Source: Science News
New technique changes nano-scale material production
Materials scientists at the University of Wisconsen-Madison have developed a novelty technique that creates nearly 2-D sheets of compounds that cannot naturally form such thin material. This 2-D nanosheet, just a few atoms thick, has huge implications for the future of electronic and biomedical devices.
“What’s nice with a 2-D nanomaterial is that because it’s a sheet, it’s much easier for us to manipulate compared to other types of nanomaterials,” said Xudong Wang, a UW-Madison professor of materials science and engineering. The team applied a special surficant to a liquid surface heavy with zinc ions. Due to differing charges, the surfactant assembles into a single layer at the surface of the liquid, forming a nanosheet.
“Under the correct conditions, a surfactant will self-assemble to form a monolayer. This is a well-known process that I teach in class. So while teaching this, I wondered why we wouldn’t be able to reverse this method and use the surfactant monolayer first to grow the crystalline face.” The researchers described their findings in the journal Nature Communications on Jan. 20.
Carbon dioxide in air converted into methanol fuel
Recently, researchers have demonstrated that carbon dioxide captured from the air can be directly converted into methanol fuel using a homogenous catalyst. This process would be successful in removing harmful carbon dioxide from the atmosphere and in providing an alternate source of fuel to gasoline.
The study was led by G. K. Surya Prakash, a professor of chemistry at the University of Southern California, and Nobel Laureate George A. Olah, a distinguished professor at the University of Southern California. The researchers have published their paper on the carbon dioxide-to-methanol conversion process in a recent issue of the Journal of the American Chemical Society.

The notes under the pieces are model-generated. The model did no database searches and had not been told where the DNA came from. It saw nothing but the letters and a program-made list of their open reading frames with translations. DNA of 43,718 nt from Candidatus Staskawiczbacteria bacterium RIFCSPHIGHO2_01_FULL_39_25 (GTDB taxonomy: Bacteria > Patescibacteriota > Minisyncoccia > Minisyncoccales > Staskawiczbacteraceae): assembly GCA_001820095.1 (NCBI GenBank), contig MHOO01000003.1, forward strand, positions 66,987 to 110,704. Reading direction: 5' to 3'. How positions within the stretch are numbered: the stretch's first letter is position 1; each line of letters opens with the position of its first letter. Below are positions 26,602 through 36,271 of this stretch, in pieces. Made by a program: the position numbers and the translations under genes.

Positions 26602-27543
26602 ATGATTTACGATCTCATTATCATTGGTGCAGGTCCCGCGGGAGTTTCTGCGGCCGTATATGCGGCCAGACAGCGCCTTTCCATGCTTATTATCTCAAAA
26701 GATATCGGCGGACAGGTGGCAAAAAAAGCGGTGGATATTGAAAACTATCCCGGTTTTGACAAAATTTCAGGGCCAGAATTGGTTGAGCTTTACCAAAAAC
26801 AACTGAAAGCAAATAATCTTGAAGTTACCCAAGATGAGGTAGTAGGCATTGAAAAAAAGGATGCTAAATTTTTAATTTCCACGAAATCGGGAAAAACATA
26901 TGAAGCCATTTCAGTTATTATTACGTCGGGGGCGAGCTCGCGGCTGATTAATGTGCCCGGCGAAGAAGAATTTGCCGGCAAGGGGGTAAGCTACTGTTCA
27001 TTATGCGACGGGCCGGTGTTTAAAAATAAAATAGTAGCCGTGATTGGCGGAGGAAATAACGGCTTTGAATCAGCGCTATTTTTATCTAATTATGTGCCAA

A key factor in the carbon dioxide-to-methanol conversion process was finding a good homogeneous catalyst, which would speed up the chemical reaction and produce methanol at a faster rate. “We will continue the studies to develop more robust catalysts that work around 100 to 120 °C,” Prakash said. “We would like to perform the chemistry in a preparatively useful way, wherein there are no solvent or reagent losses.”
Proton beam treats cancer patients, fewer side-effects
According to new research published in The Lancet Oncology, proton beam therapy is as effective as other treatments and causes fewer side effects in children than conventional radiotherapy. Proton beam therapy uses charged particles instead of X-rays to deliver radiotherapy for cancer patients, and allows high-charged protons to be targeted directly at a tumor.
Researchers looked at 59 patients aged between three and 21 from 2003 to 2009. The study found that, after five years, the survival rate of the patients was similar to that of patients treated with conventional X-ray radiotherapy, but there were fewer side effects to the heart and lungs.
“The major finding is that proton therapy is as effective as photon therapy (conventional X-ray radiotherapy) in curing these patients,” Yock said. “What is also very exciting is that it is maintaining these high rates of cure but doing so with less late toxicity, which has dramatic quality of life improvements.” The U.K. Department of Health states that the treatment will be offered to up to 1500 cancer patients at hospitals in London and Manchester in April 2018.